Выполнил: студент 5-го курса Института филологии

германо –романского отделения

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Мирзоев Т. А.

Introduction – 1

The Bell Tower — 2

The bloody Tower — 2

The Salt Tower – 3

The Beauchamp Tower – 3

The Wakefield Tower – 4

The Martin Tower – 4

The White Tower – 5

Chaple of St. John The Evangelist – 5

The Arms and Armors (part one) – 5

The Arms and Armors (part two) – 6

9 The Crown Jewels – 7

10 Ceremonies – 8

The Ceremony of Keys – 8

The Ceremony of the Lilies and Roses — 9

Ghost stories — 10

The Ghost of Anne Boleyn — 10

Traitors’ Gate — 11

The Tower of London is a visual symbol of the Norman Conquest of
England. It was built by William the Conqueror with stone that was
brought over from Caen. The English do not relish the memory and like to
think that the Tower went back to Romans and was founded by Julius
Ceaser. This is not true, but some parts of the complex rest on Roman
foundations. William I, though, brought over a Norman expert as his
artificer, Gundulf, who designed the Tower. The Tower of London is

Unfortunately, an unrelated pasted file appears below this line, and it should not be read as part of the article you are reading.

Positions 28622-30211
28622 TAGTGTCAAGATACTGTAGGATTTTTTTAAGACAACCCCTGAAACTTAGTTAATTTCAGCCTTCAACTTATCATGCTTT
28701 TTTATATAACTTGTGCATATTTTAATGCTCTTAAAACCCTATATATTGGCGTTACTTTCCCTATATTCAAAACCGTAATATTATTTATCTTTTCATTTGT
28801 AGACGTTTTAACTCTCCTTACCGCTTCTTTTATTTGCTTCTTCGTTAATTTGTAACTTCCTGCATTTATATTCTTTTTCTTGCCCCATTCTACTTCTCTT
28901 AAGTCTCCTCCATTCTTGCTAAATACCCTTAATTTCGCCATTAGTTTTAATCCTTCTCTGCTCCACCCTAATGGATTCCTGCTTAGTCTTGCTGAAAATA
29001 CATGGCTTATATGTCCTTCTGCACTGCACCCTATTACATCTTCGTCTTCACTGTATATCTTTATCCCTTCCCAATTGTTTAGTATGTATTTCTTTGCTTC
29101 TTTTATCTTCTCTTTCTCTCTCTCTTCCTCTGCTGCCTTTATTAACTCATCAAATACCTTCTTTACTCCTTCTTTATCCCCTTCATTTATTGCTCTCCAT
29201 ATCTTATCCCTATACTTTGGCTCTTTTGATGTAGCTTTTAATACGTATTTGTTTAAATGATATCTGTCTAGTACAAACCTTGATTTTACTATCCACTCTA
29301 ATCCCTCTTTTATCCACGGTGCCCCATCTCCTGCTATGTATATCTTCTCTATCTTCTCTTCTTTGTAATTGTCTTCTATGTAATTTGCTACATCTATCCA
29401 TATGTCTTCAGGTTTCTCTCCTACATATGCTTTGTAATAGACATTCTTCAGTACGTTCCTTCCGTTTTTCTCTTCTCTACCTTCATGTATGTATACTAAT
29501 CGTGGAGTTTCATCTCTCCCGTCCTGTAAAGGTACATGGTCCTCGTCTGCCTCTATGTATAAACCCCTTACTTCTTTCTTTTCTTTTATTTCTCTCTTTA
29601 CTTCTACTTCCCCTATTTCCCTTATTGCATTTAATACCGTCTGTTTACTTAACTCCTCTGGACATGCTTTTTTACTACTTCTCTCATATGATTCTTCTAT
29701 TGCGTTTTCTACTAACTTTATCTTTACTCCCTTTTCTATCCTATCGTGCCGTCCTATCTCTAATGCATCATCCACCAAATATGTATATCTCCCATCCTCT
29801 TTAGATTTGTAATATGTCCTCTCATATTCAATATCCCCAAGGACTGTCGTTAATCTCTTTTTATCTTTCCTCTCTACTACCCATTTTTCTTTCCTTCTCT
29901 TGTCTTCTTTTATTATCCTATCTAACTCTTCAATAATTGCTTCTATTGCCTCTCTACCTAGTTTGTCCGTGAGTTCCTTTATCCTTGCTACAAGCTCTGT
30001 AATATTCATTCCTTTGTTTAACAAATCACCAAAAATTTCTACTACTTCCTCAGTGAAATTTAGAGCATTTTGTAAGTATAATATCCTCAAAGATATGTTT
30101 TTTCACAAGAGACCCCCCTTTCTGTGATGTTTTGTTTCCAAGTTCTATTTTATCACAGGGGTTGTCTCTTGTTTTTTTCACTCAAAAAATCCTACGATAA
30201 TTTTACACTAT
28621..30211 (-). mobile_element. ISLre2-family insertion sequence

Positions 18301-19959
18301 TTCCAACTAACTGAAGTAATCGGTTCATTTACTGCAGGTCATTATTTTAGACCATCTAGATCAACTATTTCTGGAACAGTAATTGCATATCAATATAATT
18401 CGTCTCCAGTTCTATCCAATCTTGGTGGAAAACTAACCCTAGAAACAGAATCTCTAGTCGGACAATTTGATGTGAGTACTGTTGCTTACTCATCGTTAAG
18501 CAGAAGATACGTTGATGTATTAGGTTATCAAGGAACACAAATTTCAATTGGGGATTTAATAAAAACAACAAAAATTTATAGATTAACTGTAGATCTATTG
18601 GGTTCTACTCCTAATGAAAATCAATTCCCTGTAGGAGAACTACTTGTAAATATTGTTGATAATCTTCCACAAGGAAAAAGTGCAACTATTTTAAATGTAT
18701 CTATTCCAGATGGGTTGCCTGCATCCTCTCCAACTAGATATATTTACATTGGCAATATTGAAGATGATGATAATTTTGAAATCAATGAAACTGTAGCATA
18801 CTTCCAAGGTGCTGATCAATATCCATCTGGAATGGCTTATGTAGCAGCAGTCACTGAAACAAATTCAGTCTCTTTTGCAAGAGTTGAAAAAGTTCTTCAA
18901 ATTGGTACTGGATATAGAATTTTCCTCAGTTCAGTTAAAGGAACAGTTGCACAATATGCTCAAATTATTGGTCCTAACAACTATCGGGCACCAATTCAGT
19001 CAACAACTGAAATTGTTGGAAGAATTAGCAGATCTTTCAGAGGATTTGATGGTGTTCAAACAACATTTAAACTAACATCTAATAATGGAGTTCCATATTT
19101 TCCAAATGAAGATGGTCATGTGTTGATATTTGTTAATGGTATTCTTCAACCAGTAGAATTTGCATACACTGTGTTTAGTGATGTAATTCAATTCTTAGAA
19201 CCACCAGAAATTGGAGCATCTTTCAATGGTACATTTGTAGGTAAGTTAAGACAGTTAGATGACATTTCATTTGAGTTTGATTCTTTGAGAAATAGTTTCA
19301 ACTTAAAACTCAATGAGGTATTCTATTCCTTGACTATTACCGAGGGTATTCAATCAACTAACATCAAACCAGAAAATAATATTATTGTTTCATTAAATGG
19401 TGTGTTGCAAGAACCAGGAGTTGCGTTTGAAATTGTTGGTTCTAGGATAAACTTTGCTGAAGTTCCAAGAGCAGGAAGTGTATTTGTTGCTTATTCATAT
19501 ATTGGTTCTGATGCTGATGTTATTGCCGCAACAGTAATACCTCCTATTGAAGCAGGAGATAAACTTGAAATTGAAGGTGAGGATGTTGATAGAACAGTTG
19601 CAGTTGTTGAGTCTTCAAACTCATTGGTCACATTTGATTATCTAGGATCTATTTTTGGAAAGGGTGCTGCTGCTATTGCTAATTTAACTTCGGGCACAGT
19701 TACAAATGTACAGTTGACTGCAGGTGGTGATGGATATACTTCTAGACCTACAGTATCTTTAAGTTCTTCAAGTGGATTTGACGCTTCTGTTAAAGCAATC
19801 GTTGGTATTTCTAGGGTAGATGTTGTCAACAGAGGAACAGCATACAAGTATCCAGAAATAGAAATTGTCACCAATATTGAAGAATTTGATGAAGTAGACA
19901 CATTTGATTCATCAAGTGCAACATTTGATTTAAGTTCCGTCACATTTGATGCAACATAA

considered now by the Royal Commission on Historical Monuments as «The
most valuable monument of Medieval military architecture surviving in
England.»

The Tower was not only a fortress but eventually became a royal palace,
state prison, the Mint, a record office, observatory, and zoo. As a
state prison it was used for criminals considered most dangerous to the
state, and the Mint was the treasury for the Crown Jewels. It became a
zoo, the original Zoo, in 1834 when pets that the king had accumulated
over the years were among a great diversity. The zoo consisted of lions,
leopards, bears wolves, lynxes, etc.

The general appearance of this complex was much as it is today. Inside
the complex, though, there have been many changes. In front of the White
Tower, on the south side, there was a royal palace with private lodgings
and great hall. Medieval kings often took refuge in the lodgings. Many
historic events took place here too, such as the murder of the princes,
Edward IV’s sons. It was custom for kings and queens to spend the night,
or a few days, before their coronation in these royal apartments. These
royal lodgings were eventually swept away, leaving the Tower all alone.

After William the Conqueror the king that left a lasting impression on
the Tower was Henry III. By 1236 he had rebuilt the Great Hall and built
the Wakefield Tower next to the royal lodgings. He also built the
archway to the Bloody Tower and the main angle towers along the wall.

A direct waterway entrance from the Thames onto the Tower was difficult